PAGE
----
In terms of the Marine Corps changes, you can see a big step up there, kind of like some what people would recognize with the Army. That's the moving of the Marine Corps, that 197 [million dollars], that extra 15,000 personnel going into OCO here is what drives that up. And in terms of Marine Corps operations, going from 3.5 [billion dollars] to $4 billion, that normally would be going down as our level of ops are going down.

But two items I would call transfers. One is in Afghanistan, in the past Army had budgeted for fuel; the other services drew on it. In this case for, I guess, fidelity in terms of as they closed down the accounts, the Marines have had to budget for the fuel that they use and the MRAP [mine resistant ambush protected vehicle] repairs, which previous had been in Army for fuel and Defense-wide for MRAPs. So it's not really an increase in the Marines or increase the DOD, it's just a transfer in terms of display.

So as I try to wrap up and shift to questions, we think all of our investments here are aligned with the strategic priorities and goals as set out by the president through an intense period of meetings with department leadership, including the CNO commandant, SECNAV. As a result, we have a leaner, smaller force, but we are still rapidly deployable and expeditionary. And we are manned and led with the highest quality of individuals.

Next slide.

So for further information, here's the website. And I think you have all the material. I'd like to go ahead and turn over to your questions.

Yes, ma'am.

Q: Yes. Does the changes in the ship account -- you said 50 ships are being moved.

What does that mean for the long-term size of the fleet? Are you forecasting a smaller fleet for the future?

ADM. MULLOY: Well, actually, it's interesting. Right now we have -- we're actually forecasting that in '17 we'll have the same number of ships, 285, we have right now. There's a slight dip as we decommission some of the cruisers, two LSDs, but the production we have going on will actually drive us back up. We will actually go up above 300 in the -- outside this FYDP in what the secretary of the Navy calls the second FYDP, which is really important, of what are we going to continue to build for war fighting. So we actually see some growth up there.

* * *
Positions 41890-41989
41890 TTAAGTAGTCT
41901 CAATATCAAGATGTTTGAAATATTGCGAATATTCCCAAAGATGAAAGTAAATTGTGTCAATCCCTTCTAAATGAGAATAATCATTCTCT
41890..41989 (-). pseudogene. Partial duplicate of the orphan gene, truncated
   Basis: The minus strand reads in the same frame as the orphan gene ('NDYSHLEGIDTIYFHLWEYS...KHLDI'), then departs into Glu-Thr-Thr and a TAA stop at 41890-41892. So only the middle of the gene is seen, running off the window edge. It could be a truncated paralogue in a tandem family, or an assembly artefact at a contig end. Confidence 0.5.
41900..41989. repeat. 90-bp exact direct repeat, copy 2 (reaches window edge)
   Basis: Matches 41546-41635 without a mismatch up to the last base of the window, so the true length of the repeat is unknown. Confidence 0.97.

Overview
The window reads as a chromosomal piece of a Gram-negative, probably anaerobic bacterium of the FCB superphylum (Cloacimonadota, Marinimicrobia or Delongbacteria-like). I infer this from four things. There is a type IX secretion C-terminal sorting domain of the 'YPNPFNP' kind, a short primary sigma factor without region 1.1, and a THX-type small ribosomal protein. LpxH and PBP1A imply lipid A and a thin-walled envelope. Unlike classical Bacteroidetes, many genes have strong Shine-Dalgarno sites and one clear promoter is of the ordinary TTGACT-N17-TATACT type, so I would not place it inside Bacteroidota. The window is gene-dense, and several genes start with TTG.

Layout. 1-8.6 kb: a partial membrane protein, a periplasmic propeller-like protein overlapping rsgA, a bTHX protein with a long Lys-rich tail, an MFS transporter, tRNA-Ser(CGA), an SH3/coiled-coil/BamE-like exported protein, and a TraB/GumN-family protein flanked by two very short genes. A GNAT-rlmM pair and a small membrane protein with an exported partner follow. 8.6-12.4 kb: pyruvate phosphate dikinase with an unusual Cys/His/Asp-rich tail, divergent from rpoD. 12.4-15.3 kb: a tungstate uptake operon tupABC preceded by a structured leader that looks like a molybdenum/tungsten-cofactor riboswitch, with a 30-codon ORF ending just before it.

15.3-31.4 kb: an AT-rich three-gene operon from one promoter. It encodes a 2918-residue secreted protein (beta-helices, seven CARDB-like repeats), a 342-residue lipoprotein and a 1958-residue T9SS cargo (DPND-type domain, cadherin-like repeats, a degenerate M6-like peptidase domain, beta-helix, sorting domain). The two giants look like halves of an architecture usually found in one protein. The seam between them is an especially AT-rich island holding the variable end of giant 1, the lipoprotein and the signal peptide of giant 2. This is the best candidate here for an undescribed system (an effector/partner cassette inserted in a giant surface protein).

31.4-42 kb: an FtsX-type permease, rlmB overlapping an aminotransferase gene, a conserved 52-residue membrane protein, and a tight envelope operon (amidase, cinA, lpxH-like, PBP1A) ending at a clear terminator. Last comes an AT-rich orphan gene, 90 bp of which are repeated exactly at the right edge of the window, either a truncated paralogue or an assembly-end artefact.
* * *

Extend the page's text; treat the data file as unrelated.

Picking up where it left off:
The actual force structure assessment that'll define another number for the Navy is not done. The CNO has committed to do it in the spring and brief the secretary of the Navy and then the secretary of defense. So I expect to have numbers in the April or May time frame for total fleet size.

But I wouldn't want to point out, as you look at that, is, you know, right now we have 37 ships under construction around the various shipyards right now. So remember, shipbuilding is a program that -- we have an LPD still being built that was funded in '05. The SCN comes out -- it's five-year money -- can be extended. So we use -- typically can spend money on 10 years on a ship. So we have a very large amount of backlog. So in all these yards where you may see low numbers, there's an extensive amount of work, and it takes a couple years to get them on contract. And we have -- we have nine more ships to award this year.

So we view that that backlog of work out there, and those ships deliver over this FYDP. And we're tightening them up. And the Virginia class, you remember, had been, like, up to six years to deliver a ship. It's down to almost five. But there's two a year, and we have nine submarines under contract right now that'll still come out no matter what we did here.

STAFF: Yes, ma'am, in the black, second row.

Q: Thank you. Two questions for you. One is do you have a five-year figure for SSBN-X [ballistic missile submarine] research and development? And I can do the second one after you answer that if you'd like.

ADM. MULLOY: I don't, but I can get it with Lieutenant Hillson right after that. But I mean, largely, the $4.2 billion removed from that program was the construction of it.